There is a good deal of current research on the benefits of milk on oral health for children. Of course, it is well-known that milk includes calcium and added vitamin D, both of which together are critical to the development of strong bones and teeth. However, recent studies also show that milk and other dairy products contain many other compounds that prevent cavities when combined with good oral hygiene. The results of those studies can be organized into three important factors: milk can help (1) rebuild teeth, (2) prevent bacteria from sticking to teeth, and (3) inhibit plaque formation.

Perhaps unsurprisingly, when infant formulas, juices, sweetened drinks, and plain milk are compared, plain milk emerges as the best drink for preventing cavities. However, even milk cannot be relied upon to prevent cavities without good oral hygiene. Indeed, milk has lactose. Since lactose is a type of fermentable sugar, cavities can still be formed from milk consumption if the lactose is allowed to remain in the mouth. This is especially true for nursing, sippy-cup drinking, or bottle-feeding children who drink continuously throughout the day, at night, or right before going to sleep. Therefore, it is generally advised that any infant or child should have their gums and teeth brushed twice per day, and certainly before going to sleep.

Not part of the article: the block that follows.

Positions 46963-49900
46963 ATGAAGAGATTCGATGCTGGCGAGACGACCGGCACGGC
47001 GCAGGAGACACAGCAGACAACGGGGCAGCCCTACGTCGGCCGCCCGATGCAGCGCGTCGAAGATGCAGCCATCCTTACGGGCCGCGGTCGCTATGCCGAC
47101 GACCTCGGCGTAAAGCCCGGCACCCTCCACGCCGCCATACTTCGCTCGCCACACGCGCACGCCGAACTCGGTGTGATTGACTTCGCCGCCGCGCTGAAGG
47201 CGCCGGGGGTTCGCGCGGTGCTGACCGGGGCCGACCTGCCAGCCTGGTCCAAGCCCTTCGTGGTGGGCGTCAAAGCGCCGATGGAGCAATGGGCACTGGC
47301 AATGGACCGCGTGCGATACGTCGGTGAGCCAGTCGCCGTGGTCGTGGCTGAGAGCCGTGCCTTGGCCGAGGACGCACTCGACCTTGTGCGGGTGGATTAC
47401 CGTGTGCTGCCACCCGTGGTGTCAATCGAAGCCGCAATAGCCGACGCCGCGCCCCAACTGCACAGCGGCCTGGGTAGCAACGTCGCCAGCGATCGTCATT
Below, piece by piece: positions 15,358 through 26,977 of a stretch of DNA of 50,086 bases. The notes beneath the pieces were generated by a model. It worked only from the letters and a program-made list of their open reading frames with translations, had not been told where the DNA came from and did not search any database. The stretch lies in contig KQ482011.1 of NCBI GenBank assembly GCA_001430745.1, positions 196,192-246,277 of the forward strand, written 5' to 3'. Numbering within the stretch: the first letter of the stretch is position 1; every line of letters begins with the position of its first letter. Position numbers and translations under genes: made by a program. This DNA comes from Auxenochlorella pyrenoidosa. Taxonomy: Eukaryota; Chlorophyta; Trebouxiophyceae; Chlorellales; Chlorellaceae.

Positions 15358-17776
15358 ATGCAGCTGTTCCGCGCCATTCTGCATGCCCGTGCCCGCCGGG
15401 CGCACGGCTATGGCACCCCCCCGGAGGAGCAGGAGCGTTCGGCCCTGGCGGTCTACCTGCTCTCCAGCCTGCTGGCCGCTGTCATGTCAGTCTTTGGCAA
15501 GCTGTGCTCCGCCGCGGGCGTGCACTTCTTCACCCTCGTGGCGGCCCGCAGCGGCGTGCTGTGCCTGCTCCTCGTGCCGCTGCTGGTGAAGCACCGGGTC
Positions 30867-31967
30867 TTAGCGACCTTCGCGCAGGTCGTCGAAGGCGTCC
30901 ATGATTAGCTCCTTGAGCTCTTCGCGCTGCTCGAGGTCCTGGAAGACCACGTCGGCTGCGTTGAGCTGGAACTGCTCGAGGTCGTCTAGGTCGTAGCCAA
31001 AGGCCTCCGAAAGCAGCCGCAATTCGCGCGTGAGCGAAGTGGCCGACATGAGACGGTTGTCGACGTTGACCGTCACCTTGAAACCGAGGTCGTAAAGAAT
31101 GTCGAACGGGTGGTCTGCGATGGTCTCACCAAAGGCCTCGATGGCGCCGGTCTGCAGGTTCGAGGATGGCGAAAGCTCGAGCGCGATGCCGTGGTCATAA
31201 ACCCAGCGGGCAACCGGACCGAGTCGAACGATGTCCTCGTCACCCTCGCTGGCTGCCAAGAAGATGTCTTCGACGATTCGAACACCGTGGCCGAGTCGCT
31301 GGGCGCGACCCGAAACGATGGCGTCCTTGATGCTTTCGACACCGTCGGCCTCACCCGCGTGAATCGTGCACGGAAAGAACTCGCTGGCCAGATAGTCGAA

Regular milk drinkers enjoy other oral health benefits. They seem to have less gingivitis (gum inflammation) and periodontitis (bone loss) than children that do not drink milk regularly. Other properties of milk have prompted some suggestions for its use as artificial saliva for those suffering from dry mouth. In some parts of the world, fluoride is added to milk. Where this is done, studies show a great reduction of cavities in children.

In the end, milk is just one part of a total approach to oral hygiene in children.




For more information on oral health care needs, please visit the website for the
American Academy of Pediatric Dentistry